Two moms share the story behind their viral Hobby Lobby parenting moment

One wanted her son to behave. The other wanted to praise strong parenting. A photo of the moment drew thousands of reactions.
Mom Nicki Quinn found that having her 10-year-old son do pushups worked to handle some of his "disrespectful" behavior.
Mom Nicki Quinn found that having her 10-year-old son do pushups worked to handle some of his "disrespectful" behavior. Facebook
/ Source: TODAY

Molly Wooden, a mom of two who lives in Fort Hood, Texas, was shopping at Hobby Lobby when her 4-year-old asked to use the bathroom. Wooden brought her to the store's restroom, where she found another mother having a talk with her son.

"I walked in, and originally the mother had been standing there with her arms crossed. Her son was sitting in the opposite corner, sitting on the floor kind of giving her attitude," Wooden explained to TODAY Parents. "I was kind of minding my own business and then she was like, 'OK, I gave you a warning, you're at so-and-so many push-ups, you're about to get 10 more ...' She was like, 'Let's go, right here.'"

Wooden said that she thought the woman was "amazing."

"I was standing there in awe," Wooden said. "I was like, 'Yes! You are amazing! I'm getting chills in this bathroom right now!'"

Her joy at the display of "strong parenting" led her to take a picture to show her husband. A few hours later, she decided to post the picture on Facebook along with a message about parenting. The post quickly went viral.

Nicki Quinn, the mother in the photo, said that this isn't the first time she's had her son do some physical workouts to handle his behavior. She told TODAY Parents her son has been diagnosed with ADHD and oppositional defiance disorder (ODD). While he takes medication, she's always trying to come up with ways to handle his behavior. She said that while shopping at Hobby Lobby, her son began to act out.

"He's bothering his 3-year-old brother, taking stuff off the shelves, bouncing balls around," Quinn explained. "I'm like, 'Stop, don't do that, quit, stop' ... He gave me an attitude, started talking back and being ugly, and I was like, 'We are not doing this.'"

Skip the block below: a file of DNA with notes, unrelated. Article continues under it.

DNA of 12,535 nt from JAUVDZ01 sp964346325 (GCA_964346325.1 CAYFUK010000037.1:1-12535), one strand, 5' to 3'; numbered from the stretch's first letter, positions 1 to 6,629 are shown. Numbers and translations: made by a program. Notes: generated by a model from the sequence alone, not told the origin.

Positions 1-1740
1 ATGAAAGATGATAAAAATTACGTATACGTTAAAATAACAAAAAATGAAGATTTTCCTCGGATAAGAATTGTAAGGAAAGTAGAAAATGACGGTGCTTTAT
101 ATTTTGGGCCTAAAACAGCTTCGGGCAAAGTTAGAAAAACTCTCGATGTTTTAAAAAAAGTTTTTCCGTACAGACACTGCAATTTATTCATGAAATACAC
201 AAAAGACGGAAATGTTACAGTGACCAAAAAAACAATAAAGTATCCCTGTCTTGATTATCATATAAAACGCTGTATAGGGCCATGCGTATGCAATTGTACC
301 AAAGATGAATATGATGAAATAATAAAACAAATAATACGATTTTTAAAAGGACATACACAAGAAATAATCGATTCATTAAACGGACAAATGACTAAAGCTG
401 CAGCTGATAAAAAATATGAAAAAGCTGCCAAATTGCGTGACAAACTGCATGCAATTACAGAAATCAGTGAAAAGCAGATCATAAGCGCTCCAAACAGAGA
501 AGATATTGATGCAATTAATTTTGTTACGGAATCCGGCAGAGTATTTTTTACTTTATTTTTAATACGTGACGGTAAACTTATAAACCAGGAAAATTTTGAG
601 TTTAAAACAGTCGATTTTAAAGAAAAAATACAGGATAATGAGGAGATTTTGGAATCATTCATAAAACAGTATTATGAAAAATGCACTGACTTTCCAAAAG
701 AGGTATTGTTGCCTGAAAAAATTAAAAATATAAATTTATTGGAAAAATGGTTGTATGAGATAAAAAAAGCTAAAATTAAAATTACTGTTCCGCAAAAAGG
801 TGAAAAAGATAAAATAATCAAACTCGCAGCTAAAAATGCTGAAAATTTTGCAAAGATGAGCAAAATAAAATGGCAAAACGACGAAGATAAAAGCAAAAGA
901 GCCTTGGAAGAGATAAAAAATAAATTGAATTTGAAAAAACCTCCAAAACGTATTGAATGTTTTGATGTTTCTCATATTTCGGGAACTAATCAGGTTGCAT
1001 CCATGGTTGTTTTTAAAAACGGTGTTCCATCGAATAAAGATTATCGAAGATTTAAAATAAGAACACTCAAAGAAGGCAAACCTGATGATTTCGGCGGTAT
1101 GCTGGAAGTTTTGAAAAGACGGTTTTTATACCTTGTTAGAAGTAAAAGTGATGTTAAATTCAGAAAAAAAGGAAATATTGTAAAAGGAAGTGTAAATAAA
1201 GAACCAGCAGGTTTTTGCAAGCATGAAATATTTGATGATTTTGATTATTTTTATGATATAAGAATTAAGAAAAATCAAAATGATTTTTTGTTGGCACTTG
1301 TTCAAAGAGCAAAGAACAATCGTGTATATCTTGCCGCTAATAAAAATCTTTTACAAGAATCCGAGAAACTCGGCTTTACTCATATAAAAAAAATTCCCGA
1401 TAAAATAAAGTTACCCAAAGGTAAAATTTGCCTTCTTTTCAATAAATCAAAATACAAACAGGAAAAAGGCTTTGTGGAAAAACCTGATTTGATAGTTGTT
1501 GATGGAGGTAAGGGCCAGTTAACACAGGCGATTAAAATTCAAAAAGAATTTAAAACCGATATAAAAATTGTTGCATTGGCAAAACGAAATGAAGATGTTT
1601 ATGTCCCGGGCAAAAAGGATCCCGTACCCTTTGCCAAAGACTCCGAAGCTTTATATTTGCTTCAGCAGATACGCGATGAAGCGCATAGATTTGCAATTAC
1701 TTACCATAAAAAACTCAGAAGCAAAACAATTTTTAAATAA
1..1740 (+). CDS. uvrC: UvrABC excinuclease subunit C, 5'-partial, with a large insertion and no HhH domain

Quinn brought him to the bathroom so she could deal with her son in private, away from other shoppers and "judgy stares."

"Drop and give me 10," Quinn told her son.

"We've already implemented the push-up system at my house, so it wasn't anything new," she explained. "So he knew that that's what was going to go down."

Quinn said she wants her son to behave and treat people with respect.

"I'm the person that has to teach them," said Quinn, who is a stay-at-home mom and has a husband who is deployed in the U.S. Army. "I gotta do what I have to do to make sure my son is respectful to me, because when he's respectful to me, he's going to respect everyone else, like his teachers and his fellow students."

Wooden said what made her so happy about the moment was seeing a mom who wasn't "afraid to parent ... because of what someone else might think."

"I was like, well, thank God she didn't shame me. Thank God there was another mother with sense."

The post went viral over the weekend and the two women connected over Facebook on Monday after Quinn learned about the photo from a friend.

Quinn said she was initially taken aback by the post. "I was like, 'Kind of strange, OK.' But when I read the post and saw why (Wooden) had done it, all that feeling kind of went away," Quinn said. "I was like, 'Well, thank God she didn't shame me. Thank God there was another mother with sense.'"

The post has amassed thousands of comments, both positive and negative. Quinn said she responds to some people who comment on things like her "character" and body shape.

"It's been overwhelming and overwhelmingly supportive," she said. "I see the good and the bad."

However, Quinn said she's glad to have sparked a discussion and to have connected with Wooden.

"I feel a little bit bad, because (Quinn) didn't ask for this, but at the same time, it's a really strong message," said Wooden, who offered to disable the comments but Quinn asked her not to. "She's excited for this opportunity to grow and to be seen and heard."

"At the end of the day, we started a debate about something," Quinn said. "You have so many people out here with these kids that are unruly, and they don't know what to do because they're afraid of discipline, to get in trouble, to have people sticking their nose in their business and making them feel inadequate as parents. So they can't parent properly, and it's not fair. I am not going to let my child run me."